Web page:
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Ranajit Bhattacharyya – a Pratham veteran

‘Can someone tell me what is happening here?’, demanded an emphatic middle-aged lady! We are outside Sirajuddin Gain’s home in village Purba Bhoyda of Haroa block in North 24 Parganas. Today is the inaugural day of Pratham’s month-long ‘summer campaign’ across the country. We are here to witness some of the volunteer-led classes in Haroa block. Sirajuddin’s two daughters, Umme Kulsum and Nafsina Parveen have each volunteered to run a class in their home. While Kulsum awaits her high school results, Nafsina is a Std 11 student.

Shahida Bibi (extreme right)

Rahana Parvin, a Pratham team member explains to the curious lady, the purpose of the congregation. Shahida Bibi promptly demands to know why such a class cannot be held in her home. When Manoj points out she can also volunteer to hold a class like the ones being run by Kulsum and Nafsina, but would she volunteer to teach. She directs her fingers at her granddaughter, Annika Khatun and declares ‘she will teach’! Annika has completed Std 10, and Rahana will contact her to explore the possibility of starting a class with her.

Over the past decade or so, Pratham has experimented with community summer camps, during school summer holidays, in many states, to help improve children’s ability to read and compute basic mathematics which has been worryingly low for 2 decades, as evidenced in ASER surveys. This year, after two years, Pratham has again got an opportunity to resume the exercise. This year’s summer camp gains more significance because the schools were shut for almost 2 years, and in the interim children’s access to learning activities has been limited and variable. Families helped to fill the gap in education while children were at home and teachers tried to send learning materials from remote while schools were closed. Despite the efforts of families, communities and school systems, there is widespread concern about children’s well-being, social-emotional issues, and academic learning loss.

The summer camp this year, in West Bengal, attempts to help children of primary school age, who go to Std 4 to 6, to “catch up” on reading and arithmetic and to build/re-build their foundational skills. This endeavour involves mobilising community volunteers at village, who are trained and provided teaching and learning material (TLM) by Pratham, to teach children daily (barring Sunday) in a community space for an hour or two. In return each youth volunteer can participate in a digital readiness course, to gain the skills to perform a wide range of everyday tasks through digital means.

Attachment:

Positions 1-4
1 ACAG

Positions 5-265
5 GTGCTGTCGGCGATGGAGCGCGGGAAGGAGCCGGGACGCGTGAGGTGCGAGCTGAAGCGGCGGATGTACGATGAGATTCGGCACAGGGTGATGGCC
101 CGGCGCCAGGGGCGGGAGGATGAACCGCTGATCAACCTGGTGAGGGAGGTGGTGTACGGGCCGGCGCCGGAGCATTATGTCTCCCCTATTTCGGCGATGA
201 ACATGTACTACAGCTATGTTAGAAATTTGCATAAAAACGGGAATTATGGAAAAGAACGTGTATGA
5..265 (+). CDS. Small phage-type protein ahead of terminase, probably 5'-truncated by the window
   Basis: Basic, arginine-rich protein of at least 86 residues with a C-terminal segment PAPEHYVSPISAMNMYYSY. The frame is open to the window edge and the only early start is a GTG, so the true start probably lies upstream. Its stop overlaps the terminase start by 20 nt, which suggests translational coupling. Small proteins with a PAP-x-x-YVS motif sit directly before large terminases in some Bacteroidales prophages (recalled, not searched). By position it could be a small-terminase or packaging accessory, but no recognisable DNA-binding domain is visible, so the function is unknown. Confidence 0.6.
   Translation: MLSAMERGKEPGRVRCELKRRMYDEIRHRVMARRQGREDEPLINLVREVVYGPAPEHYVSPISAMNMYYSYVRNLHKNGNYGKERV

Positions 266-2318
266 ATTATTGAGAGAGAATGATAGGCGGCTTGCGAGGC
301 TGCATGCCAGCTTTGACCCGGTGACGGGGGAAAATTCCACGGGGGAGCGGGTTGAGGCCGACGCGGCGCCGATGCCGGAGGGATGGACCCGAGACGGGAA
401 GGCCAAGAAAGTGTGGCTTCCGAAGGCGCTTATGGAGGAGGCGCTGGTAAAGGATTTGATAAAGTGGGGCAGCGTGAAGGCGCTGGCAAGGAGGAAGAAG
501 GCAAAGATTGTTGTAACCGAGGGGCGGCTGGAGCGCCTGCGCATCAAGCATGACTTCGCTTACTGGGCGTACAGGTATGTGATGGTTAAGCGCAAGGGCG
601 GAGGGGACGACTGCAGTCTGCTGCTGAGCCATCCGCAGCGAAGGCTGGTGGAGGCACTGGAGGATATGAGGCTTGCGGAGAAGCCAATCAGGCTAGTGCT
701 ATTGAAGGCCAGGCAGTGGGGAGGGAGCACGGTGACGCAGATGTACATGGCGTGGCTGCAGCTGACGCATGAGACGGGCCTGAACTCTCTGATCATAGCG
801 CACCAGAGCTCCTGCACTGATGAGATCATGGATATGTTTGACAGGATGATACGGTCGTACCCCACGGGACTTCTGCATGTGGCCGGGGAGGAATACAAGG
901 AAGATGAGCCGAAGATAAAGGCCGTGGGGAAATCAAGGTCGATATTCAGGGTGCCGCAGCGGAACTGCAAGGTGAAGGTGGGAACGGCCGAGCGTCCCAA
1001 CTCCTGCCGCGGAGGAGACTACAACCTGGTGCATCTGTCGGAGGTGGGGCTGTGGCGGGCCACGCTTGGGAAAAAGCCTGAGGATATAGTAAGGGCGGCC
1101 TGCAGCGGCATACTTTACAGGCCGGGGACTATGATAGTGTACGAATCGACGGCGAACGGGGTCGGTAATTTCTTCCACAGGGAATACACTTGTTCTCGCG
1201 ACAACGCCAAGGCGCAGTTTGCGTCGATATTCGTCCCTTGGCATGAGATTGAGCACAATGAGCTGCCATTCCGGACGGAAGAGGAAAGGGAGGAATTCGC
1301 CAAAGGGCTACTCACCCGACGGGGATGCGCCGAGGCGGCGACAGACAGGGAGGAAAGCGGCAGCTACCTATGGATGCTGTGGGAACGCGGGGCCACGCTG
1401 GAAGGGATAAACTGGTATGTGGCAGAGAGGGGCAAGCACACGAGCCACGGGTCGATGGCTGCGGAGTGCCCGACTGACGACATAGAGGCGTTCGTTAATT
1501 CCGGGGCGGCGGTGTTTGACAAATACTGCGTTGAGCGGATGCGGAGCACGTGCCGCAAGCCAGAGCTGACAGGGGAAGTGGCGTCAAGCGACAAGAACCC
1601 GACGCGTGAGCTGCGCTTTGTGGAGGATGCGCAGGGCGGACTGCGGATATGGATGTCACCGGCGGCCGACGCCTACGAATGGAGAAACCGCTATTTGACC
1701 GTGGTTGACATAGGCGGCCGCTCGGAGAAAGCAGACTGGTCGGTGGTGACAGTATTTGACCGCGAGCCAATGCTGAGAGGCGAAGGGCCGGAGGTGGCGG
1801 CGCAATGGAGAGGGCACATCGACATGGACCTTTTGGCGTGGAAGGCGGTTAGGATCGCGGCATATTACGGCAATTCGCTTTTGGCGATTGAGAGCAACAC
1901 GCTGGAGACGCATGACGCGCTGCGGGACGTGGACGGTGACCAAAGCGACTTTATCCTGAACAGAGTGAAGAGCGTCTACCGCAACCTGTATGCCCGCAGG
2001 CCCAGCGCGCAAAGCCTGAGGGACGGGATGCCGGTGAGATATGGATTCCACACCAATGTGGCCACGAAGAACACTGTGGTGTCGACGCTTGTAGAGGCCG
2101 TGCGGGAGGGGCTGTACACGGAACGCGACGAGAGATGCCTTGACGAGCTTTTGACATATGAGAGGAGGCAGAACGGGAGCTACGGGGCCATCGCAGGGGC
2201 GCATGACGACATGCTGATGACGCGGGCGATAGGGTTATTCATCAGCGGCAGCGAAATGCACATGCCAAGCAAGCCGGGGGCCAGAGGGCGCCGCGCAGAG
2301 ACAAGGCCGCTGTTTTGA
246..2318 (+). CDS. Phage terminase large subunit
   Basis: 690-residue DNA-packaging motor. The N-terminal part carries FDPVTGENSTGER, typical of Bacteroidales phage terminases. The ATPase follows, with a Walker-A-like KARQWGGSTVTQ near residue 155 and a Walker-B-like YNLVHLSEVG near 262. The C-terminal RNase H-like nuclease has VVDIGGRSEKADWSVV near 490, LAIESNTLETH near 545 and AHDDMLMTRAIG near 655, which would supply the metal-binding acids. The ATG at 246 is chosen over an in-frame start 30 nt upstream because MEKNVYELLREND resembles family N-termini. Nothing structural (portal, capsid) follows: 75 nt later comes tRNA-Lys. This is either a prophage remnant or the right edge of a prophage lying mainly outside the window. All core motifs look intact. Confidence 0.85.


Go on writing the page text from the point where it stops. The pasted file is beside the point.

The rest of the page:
Pratham West Bengal team in Haroa

The summer campaign is called “CAMaL ka Camp'' and the approach to engage volunteers is called “Education for Education” (EfE).

Pratham West Bengal currently works in 300 villages, spread across 13 blocks of 12 districts. The focus of the summer camps is to reach out to 1,300 new villages in the catchment area of 13 blocks.
The Haroa team comprising Bishwanath Ghosh, who is the district leader and 5 team members Mrinmoy Mandal (Sr), Mrinmoy (Jr), Pradip Das, Sridam Mandal and the relatively newly joined Rahana Parvin, who was earlier a Pratham library volunteer have managed to mobilize volunteers in every new village in Haroa, numbering 75!

This was of course made possible because till 2017 Pratham ran a library programme in more than 50 villages of Haroa, and the linkages made then with the panchayat, schoolteachers, community members, other NGOs working in the area by them helped!

Shabana Khatun is also one such Pratham library volunteer whose class we visit today, in village Ramnathpur. Her class, like every other class we visited, has children who are in Std 1 to 3 as well! They cannot be stopped; they also wish to learn. We certainly have to think about this scenario. Quite honestly, one month is not enough to get them to catch up.

Sharmina Khatun, a university graduate also from Purba Bhoyda tells us, ‘I have joined this campaign because our children were deprived of education during the Covid-19 lockdown, and it is our duty to ensure they do not suffer. Sharmina runs a class with 2 other sisters, Taj and Apruja Khatun.

The 1st day of summer camp has clearly created a buzz amongst children, community and the volunteers! We are confident that the activities will have a positive impact on both the children and the community in the next one month. We also need to think about how to sustain the gains in the next one month.